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Maple Street Memories #3

Episode Three

One of her regular customers at The Sugar Bowl was a local realtor.  He agreed to help Mary with the sale of the house.  She poured his cup of coffee and said, “Bob, I found a deed to the house in my mother’s desk.  Could you tell me more about it?”

She handed him the paperwork and he looked it over while he took a sip from his cup.  “I’ll do some research on it and let you know.”

The next days passed with the same pattern of work followed by boxing and cleaning.  At the end of the week, Bob greeted her with a smile and handed her back the deed.  “From what I could tell from the records downtown it looks like Charles Bernard bought the house in 1942 and then immediately deeded it to your mother.”

Her forehead creased.   “That seems strange.  Does that make sense to you?”

“Not much.  I dug into Charles Bernard.  The only Bernard I’ve ever heard of is the head of Youngstown Steel.  I wasn’t sure, but it’s the same guy.  He’s in his early seventies, but still chairman there.”

“Why would he deed the house to my mother?”

Bob shook his head.  “I don’t know, Mary.  Is there anyone in your family that would know?”

Her eyes widened.  “I don’t think so.  I’ve heard of Youngstown Steel.  Who hasn’t, right?  We never had anything to do with it or anyone named Bernard.”

“Well, there’s one way to find out.”

“How’s that?” she asked, clearing his plate.

“Pay a visit to the headquarters of Youngstown Steel.  It’s a twelve-mile trip.”

“Thanks, Bob.  I’ll think about it.”

In between customers, she kneaded the idea, like a ball of dough, letting it rest and coming back to it.  She looked up the phone number for Youngstown Steel in the phonebook in the backroom and when her shift ended she hurried home.

She cleared her throat and told the receptionist that she would like to make an appointment to see Mr. Bernard.  She frowned when the mechanical sounding woman asked her for the purpose of her visit.

“Uh, well, I need to ask him about a house on Maple Street he deeded to my mother in 1942.”  She stammered and added, “My mother just died and I found his name on her paperwork.”

The woman, less than enthused, said, “I’m afraid Mr. Bernard is very busy and has limited time.  He doesn’t usually meet with unknown parties.”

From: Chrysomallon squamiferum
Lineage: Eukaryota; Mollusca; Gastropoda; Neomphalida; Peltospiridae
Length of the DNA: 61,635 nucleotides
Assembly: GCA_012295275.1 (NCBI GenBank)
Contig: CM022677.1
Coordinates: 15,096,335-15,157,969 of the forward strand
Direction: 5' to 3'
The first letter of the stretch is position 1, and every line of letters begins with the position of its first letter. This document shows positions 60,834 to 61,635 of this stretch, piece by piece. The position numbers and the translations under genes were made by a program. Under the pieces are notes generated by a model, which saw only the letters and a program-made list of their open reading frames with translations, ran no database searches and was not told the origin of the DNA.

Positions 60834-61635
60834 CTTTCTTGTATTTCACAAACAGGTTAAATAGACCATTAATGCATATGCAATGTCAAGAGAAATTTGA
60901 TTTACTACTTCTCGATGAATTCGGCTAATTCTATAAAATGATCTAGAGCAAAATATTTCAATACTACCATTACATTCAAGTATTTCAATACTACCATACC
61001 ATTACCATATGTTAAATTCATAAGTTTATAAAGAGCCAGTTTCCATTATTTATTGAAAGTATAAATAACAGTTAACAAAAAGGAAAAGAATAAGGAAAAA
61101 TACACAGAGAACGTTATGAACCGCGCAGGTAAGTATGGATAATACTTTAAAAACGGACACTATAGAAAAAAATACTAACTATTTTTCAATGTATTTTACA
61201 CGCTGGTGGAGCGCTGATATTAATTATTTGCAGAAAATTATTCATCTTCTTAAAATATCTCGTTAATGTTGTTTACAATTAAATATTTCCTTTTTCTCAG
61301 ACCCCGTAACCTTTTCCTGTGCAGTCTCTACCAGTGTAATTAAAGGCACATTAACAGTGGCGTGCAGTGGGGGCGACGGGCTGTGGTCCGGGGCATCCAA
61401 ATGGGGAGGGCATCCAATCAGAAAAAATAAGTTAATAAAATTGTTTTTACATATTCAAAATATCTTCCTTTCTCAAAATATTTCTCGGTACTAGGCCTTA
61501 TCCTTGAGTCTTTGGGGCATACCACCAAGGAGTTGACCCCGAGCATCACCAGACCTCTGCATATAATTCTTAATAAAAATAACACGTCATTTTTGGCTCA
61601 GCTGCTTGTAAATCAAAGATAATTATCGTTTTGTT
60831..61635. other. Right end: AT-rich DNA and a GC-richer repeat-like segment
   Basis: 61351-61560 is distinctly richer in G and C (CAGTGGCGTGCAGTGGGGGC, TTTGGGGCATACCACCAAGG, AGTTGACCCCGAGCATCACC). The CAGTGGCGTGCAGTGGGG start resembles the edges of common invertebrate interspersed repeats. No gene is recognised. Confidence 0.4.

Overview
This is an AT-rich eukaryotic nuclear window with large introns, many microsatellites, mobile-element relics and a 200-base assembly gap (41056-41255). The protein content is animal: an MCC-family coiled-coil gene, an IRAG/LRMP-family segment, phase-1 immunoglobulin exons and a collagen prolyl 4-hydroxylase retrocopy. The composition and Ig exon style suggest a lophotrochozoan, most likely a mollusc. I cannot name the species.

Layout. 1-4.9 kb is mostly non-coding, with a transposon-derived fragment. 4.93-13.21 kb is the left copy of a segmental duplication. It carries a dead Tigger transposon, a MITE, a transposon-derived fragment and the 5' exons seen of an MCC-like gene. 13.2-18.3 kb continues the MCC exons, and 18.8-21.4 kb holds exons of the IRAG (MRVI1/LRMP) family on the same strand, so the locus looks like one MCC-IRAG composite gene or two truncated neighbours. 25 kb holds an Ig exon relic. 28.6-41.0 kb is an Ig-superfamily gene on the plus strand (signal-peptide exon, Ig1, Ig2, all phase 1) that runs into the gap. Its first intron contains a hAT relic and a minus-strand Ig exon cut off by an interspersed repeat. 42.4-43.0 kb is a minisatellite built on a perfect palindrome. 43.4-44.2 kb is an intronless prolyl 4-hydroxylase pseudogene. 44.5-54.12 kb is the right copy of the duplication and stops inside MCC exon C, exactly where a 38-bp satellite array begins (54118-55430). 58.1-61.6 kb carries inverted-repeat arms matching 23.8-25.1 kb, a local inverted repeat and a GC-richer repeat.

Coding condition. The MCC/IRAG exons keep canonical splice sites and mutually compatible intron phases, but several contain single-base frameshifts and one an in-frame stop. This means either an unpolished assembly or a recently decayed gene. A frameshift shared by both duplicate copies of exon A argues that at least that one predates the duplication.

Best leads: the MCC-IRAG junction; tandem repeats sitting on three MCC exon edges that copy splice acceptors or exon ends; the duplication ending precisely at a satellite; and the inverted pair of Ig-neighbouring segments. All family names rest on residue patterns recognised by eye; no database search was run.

“I wouldn’t take much time.  I just need to know more about the deed and the house.  I’m in the process of selling it due to my mother’s death.”

“I’m sorry young lady.  I’m not sure how he could help you with something from that long ago.  He’s had many investments over the years and I’m sure that’s just one of them.”

Mary’s shoulders slumped and she hung up the phone.  She muttered as she fixed a sandwich for dinner.  She took her plate upstairs to continue boxing items.  She tackled her mother’s closet and struggled to dispose of her clothes.

She folded each item with care and placed them in a box.  She sniffed a sweater and wrapped her arms around it as she let the tears fall.  She stroked the soft blue fibers and with a gentle hand folded it and left it on the foot of her mother’s bed.  By the time she was done, she had added several items to the pile on the bed.  An assortment of silk scarves, a beautiful red wool coat she remembered her mother wearing long ago, her jewelry box, and some shoes that looked brand new, were saved from the donation box. She unearthed a stunning blue silk dress from a zippered plastic cover and added that to her stack of saved items.

She heaved the box of old clothes downstairs and put it near the front door.  The pastor had offered to retrieve any donations once Mary had them organized.  The clock rang out reminding Mary she had to get to bed.

 

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